When would a player bet a $1.90 exactor? Or a 90-cent triactor?
When an online sports book tells him he can’t bet more than that.
Those are the maximum wagers allowed a bet365 player who says he also can’t bet a horse across the board. He said he is only allowed to bet win OR place OR show and is limited to winning $20 when he wins one of those wagers. If he is betting a 50-1 horse, for example, he is limited to betting 40-cents which works out to the maximum $20 if the horse wins.
The player, who drives a bus in a major Canadian city, started getting restrictions like those, he said, after he had won $25,000 in 18 months of play. He plays “four or five” times a week and he used to enjoy parlaying a race play with sporting events such as football or hockey, but can’t do that anymore.
The restrictions began suddenly, he said. He cited this recent example: “When I tried to make a $2 exactor bet, I couldn’t,” he said. “So I tried $1.90 and that worked.”
He said he phoned the company to find out why he was subject to restrictions and was simply told: “Everything appears to be normal.” But it wasn’t normal, because he found many of his usual wagers restricted.
He’s not a big bettor. In fact, his big wins have come with bets many would consider pocket change. To accumulate the $25,000, he said he did so by betting 50-cent triactors where he would win several hundred dollars. His biggest win was about $2,000 for a win parlay that consisted of a 50-1 horse parlayed to a 10-1 first time starter. He’s just a very good handicapper, specializing in Quarter Horse racing. He said his betting may have drawn attention because he’s not a mainstream bettor; he favours what he terms “C” tracks such as Belterra and Hazel Park. He likes to play Remington Quarter Horses, but it’s not always offered.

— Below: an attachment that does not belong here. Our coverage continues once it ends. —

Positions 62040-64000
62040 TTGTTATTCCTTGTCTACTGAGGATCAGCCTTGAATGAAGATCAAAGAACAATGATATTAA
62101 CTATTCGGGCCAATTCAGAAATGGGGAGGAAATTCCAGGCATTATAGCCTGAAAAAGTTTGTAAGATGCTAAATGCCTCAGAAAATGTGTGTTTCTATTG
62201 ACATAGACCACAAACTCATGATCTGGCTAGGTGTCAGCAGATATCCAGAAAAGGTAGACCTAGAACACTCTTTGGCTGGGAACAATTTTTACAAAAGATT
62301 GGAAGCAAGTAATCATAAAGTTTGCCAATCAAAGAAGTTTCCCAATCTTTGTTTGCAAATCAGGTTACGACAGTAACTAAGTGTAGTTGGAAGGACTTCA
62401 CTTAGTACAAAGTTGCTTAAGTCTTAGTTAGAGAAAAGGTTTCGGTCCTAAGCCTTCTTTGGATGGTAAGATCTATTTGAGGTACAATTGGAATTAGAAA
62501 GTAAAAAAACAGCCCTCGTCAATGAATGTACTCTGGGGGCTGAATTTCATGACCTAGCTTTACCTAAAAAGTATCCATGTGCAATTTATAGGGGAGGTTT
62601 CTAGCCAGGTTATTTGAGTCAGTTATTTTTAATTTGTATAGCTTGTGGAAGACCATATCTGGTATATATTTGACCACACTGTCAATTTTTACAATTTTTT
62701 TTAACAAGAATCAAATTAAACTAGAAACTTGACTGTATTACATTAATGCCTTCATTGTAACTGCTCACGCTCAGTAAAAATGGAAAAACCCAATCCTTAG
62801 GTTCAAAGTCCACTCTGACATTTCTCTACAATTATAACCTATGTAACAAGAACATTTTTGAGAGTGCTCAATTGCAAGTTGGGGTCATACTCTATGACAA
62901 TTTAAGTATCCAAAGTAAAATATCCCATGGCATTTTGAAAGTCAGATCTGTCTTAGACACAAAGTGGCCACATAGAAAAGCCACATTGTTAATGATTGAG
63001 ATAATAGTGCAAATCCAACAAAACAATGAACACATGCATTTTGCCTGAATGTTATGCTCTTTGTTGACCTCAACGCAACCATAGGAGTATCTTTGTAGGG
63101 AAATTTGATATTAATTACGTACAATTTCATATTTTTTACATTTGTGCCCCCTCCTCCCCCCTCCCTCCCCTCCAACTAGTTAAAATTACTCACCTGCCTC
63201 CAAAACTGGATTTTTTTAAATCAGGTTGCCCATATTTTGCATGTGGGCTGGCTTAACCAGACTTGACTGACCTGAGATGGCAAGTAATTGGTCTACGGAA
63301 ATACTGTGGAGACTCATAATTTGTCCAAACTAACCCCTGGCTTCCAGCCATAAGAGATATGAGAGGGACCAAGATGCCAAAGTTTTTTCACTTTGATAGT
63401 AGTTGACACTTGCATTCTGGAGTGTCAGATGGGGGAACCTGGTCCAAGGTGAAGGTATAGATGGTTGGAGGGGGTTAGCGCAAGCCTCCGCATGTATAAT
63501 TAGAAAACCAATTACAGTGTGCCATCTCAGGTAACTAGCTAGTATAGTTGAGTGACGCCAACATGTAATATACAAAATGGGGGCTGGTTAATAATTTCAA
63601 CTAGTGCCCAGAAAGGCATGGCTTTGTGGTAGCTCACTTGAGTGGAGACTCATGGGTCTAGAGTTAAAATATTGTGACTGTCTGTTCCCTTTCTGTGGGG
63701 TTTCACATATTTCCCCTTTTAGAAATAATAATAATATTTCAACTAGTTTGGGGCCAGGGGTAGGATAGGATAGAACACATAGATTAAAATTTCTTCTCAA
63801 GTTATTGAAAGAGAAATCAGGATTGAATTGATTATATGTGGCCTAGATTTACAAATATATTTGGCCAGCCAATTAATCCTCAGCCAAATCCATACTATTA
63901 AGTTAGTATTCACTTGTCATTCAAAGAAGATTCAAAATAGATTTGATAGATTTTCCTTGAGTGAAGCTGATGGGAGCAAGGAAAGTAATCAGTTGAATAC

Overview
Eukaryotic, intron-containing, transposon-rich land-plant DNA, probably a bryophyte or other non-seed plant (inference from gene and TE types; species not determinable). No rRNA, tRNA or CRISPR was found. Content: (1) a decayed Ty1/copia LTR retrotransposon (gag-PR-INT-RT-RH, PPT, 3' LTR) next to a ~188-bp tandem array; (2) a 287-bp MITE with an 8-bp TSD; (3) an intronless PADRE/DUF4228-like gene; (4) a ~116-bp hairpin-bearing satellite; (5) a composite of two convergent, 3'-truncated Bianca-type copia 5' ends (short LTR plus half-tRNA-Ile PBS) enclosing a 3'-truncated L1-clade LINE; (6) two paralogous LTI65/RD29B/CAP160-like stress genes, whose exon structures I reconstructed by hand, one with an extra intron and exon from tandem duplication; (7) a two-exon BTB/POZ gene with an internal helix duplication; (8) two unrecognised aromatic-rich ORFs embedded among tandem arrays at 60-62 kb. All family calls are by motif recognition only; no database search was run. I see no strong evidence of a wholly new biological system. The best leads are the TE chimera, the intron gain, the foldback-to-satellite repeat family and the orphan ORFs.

Facing such restrictions, other players might simply stop betting. He said he finds it a challenge. “I said to myself: Let’s see if we can work within these parameters.” Initially he said he was losing, but that over the past three months he bet $14,000 to earn a profit of more than $4,000.
He said he prefers a betting service to betting in a race track account because he can get fixed odds. For example, he said he has been able to get 10-1 odds on a horse that might go off at 6-5 odds on-track. “Instead of restricting me,” he said, “they should be looking at my wagers as a way to help them produce better odds for themselves.”
He said a friend was also slapped with restrictions after winning $25,000 over a period of time, so the friend simply stopped using the service — although some time later the betting platform relented and invited him to bet again.
Bet365, which bills itself as “the world’s favourite sports book,” makes no apologies for what it does. When you Google the service, the first thing you read in bold lettering is this: “bet365 reserves the right to decline all, or part, of any bet/wager requested at its sole and absolute discretion.”
It is, after all, in business — just as the casinos are — to make money. What is remarkable is the way they might micro-manage a player’s account when the player is a consistent winner.
Despite restrictions, the player still maintains a positive disposition. “I’m glad there is this type of place [that offers fixed odds].” When he requests a payout from his account, he receives an e-transfer to his bank account “in two or three hours.”
He also notes the company, which was founded in the UK in 2000 by Denise Coates, doesn’t appear to be making exorbitant profits. The company reports its revenues and profits to the Company House (registrar of companies) in the UK and boasts having 37 million “members” worldwide but made just 470 million pounds profit on 2.8 billion pounds of revenue in the year ending March 2021. “That works out to just $20 profit (Canadian) per member,” the player said. But he also noted, according to published reports, that was after CEO Coates had taken a 300 million pound pay package for herself.